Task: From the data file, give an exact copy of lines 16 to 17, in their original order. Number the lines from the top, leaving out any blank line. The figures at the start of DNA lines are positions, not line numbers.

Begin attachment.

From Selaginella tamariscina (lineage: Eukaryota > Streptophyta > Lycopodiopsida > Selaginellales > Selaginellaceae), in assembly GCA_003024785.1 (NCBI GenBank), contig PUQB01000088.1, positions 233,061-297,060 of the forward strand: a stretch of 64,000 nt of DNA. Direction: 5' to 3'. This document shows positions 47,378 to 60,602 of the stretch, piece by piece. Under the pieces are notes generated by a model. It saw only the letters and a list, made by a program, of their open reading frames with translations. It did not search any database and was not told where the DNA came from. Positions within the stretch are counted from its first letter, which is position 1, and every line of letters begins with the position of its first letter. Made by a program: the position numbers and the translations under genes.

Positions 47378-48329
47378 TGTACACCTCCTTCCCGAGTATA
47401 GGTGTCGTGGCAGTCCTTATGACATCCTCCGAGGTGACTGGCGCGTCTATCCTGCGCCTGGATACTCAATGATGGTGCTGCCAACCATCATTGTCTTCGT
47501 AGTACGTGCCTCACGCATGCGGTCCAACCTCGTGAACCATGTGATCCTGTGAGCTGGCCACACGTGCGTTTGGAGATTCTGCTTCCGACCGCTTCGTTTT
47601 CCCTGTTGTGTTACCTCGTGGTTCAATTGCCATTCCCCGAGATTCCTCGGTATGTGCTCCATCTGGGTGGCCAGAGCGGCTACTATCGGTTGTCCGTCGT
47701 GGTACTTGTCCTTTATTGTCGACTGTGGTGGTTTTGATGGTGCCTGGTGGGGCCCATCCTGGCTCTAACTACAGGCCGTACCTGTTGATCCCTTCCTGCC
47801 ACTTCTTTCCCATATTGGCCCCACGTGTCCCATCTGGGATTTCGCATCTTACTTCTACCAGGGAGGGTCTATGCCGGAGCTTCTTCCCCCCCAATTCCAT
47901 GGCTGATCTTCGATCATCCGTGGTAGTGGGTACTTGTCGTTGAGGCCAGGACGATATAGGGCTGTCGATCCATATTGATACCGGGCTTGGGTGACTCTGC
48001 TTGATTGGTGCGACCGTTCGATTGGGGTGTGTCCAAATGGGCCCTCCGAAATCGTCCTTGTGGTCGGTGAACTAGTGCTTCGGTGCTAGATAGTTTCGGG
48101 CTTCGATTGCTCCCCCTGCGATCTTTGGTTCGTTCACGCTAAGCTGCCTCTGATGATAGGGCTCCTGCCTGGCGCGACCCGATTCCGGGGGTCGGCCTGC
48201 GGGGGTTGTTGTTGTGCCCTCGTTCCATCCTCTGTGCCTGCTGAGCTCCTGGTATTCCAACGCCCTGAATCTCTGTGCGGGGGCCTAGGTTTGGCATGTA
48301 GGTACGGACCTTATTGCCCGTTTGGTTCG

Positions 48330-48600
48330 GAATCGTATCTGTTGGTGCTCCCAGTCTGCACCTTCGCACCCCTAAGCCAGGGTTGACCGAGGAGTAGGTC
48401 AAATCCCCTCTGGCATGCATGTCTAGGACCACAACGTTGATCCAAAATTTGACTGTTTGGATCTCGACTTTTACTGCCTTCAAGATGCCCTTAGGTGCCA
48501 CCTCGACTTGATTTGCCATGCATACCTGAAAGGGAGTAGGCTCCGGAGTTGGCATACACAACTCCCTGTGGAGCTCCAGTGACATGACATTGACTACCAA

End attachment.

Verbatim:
48401 AAATCCCCTCTGGCATGCATGTCTAGGACCACAACGTTGATCCAAAATTTGACTGTTTGGATCTCGACTTTTACTGCCTTCAAGATGCCCTTAGGTGCCA
48501 CCTCGACTTGATTTGCCATGCATACCTGAAAGGGAGTAGGCTCCGGAGTTGGCATACACAACTCCCTGTGGAGCTCCAGTGACATGACATTGACTACCAA